If you are into DIY projects, then you have come to the right place. DIY projects are not just fun to do, they also teach you things that will come in handy around the house. Before taking part in any DIY project that deals with electricity, it is essential to follow the correct step-by-step guide. Safety is paramount and is a priority. This step-by-step will guide you through how to replace an electrical outlet with four wires.
Now, during this unfortunate time, people have been restricted to social interaction. This worldwide pandemic means more people are encouraged to get things done on their own. This tragedy makes it even more important to be knowledgeable about replacing items around the house. As I mentioned earlier, it will come in handy! Replace an electrical outlet with four wires if yours is shorted.
Replacing an electrical outlet with 4 wires is easier than you think!
When I was younger, I was always helping my dad with any project he took on. If it were safe for me to do so, of course, I would always look forward to it. Having these skills under your belt will pay off. It is essential to become comfortable with your working space and the tools you will be utilizing. This will only make it easier for you through the process.
It certainly is frustrating when you have an outlet that unexpectedly stops working. Believe it or not, there are several reasons your outlet burns out. Luckily, it is an easy fix. Before replacing an outlet, though, be sure the breaker is not overloading and causing a short. You can use masking tape to mark any outlets that seem to be having issues. The masking tape will make it easier to keep track of which ones are old.
To replace an electrical outlet with four wires seems a lot easier than it looks. It is essential to be aware of how many wires your outlet contains to replace it correctly. If you look below, there is an easy step-by-step that will guide you through on how to replace an electrical outlet with four wires.
Materials needed to replace an electrical outlet with 4 wires:
- Wall Outlet (15 or 20-amp)
- Phillips Screwdriver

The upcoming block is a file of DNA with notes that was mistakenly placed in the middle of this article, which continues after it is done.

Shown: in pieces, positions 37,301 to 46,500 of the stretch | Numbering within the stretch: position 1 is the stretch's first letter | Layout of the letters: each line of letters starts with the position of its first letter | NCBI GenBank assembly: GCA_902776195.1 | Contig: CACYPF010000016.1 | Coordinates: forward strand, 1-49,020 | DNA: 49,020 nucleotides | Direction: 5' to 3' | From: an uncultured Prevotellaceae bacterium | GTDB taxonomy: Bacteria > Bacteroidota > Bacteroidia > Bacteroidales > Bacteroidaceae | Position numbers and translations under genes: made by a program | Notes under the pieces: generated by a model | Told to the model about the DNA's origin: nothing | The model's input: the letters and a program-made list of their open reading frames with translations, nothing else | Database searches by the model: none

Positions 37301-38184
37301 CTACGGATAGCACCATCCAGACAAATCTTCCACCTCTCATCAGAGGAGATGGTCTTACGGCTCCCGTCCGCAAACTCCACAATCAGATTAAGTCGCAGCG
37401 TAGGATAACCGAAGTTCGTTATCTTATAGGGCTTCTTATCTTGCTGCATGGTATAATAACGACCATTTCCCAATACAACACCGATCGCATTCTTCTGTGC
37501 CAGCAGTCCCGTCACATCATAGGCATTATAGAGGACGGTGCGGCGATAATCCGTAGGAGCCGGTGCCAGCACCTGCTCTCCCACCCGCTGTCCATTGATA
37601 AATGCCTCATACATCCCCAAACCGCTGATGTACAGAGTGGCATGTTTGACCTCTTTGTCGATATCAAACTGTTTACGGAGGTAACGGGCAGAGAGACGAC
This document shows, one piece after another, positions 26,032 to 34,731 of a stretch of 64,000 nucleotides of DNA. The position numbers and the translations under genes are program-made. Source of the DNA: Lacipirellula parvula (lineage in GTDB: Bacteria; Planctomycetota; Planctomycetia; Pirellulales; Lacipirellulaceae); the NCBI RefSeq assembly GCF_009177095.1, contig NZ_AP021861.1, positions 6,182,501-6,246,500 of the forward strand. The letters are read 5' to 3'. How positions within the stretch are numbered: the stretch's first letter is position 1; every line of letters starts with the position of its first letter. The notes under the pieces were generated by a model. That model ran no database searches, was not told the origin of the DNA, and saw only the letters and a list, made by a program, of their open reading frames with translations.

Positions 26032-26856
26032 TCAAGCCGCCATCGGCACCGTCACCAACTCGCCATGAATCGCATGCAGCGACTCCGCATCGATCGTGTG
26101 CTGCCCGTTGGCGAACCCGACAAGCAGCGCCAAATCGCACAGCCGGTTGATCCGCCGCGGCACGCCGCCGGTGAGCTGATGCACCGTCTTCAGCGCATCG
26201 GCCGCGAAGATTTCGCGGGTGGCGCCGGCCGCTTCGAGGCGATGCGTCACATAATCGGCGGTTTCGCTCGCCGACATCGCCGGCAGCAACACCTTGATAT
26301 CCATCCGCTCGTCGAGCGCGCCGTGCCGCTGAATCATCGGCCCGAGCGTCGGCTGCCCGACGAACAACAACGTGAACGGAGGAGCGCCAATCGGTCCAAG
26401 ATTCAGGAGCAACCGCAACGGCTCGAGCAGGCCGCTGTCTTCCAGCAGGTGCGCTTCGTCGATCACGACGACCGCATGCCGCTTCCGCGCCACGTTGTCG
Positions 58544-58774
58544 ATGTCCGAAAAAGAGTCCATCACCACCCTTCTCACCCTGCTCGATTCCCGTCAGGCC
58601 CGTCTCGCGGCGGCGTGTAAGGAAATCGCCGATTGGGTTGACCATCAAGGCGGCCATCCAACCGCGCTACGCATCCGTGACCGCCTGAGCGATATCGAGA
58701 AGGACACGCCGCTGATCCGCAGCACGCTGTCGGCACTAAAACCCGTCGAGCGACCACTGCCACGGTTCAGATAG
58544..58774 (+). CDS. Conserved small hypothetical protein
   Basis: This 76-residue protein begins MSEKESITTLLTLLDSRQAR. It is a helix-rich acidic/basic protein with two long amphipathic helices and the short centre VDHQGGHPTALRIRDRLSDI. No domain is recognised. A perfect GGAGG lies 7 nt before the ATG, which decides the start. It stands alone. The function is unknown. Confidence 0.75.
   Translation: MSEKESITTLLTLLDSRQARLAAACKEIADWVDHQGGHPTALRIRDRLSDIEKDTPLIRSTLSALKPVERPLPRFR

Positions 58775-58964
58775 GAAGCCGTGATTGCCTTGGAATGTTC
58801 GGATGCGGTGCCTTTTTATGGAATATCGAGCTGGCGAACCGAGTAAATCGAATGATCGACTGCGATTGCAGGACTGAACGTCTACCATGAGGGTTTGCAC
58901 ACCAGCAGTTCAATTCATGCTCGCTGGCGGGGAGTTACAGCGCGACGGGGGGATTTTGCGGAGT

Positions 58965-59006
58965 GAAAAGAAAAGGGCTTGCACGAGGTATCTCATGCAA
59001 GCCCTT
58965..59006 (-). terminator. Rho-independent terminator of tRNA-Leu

- Flat Head Screwdriver
- Wire Strippers
- GFCI Outlet Voltage Tester (optional)
- Utility knife (optional)
Why call an electrician when this is a project you can accomplish in no time!
Luckily for you, replacing an electrical outlet with 4 wires is a quick, easy process that will take 30-45 minutes, no longer than one hour. It may take longer if it is your first time, as well as if you are more cautious. Just take your time and go at a pace that suits your level of comfort.
A quick fix for a cheap price!
This process of replacing an electrical outlet with 4 wires is very affordable, mainly because you are DIYing it. Considering doing it yourself over hiring an electrician will save you a tremendous amount. The outlets cost from $5-$14. You do not have to replace the cover plate unless it is damaged. You may need to purchase the tools if you have not done so previously. All the necessary items are on Amazon.
Step 1: First and Foremost!
Locate which outlet needs replacing. Outlets need to be fixed if they have stopped working, have loosened, or look old and ugly.
Step 2: Locate Your Main Power Source
- Once you have identified which outlet you will be replacing, you will need to locate the breaker box. The breaker box or fuse box will be far from the main living areas such as, in the basement, garage, or laundry room.
- Turn off the switch to which outlet you will be replacing. It is crucial to make sure the circuit power cut off because some labels may not be accurate. You can check the power by using your voltage tester.
- Plugin the outlet voltage tester, and if the light does not come on, then you are ready to replace your outlet.
A brief rundown of how to use an outlet voltage tester:
You will begin by inserting the end of the voltage tester in both straight slots of the live receptacle. There are different models of testers so depending on your model, the tester should flash, beep, or if there is a live current. If the outlet is wired correctly, the test will indicate voltage only when inserted in the short “hot” slot but not the long neutral slot or the rounded ground slot.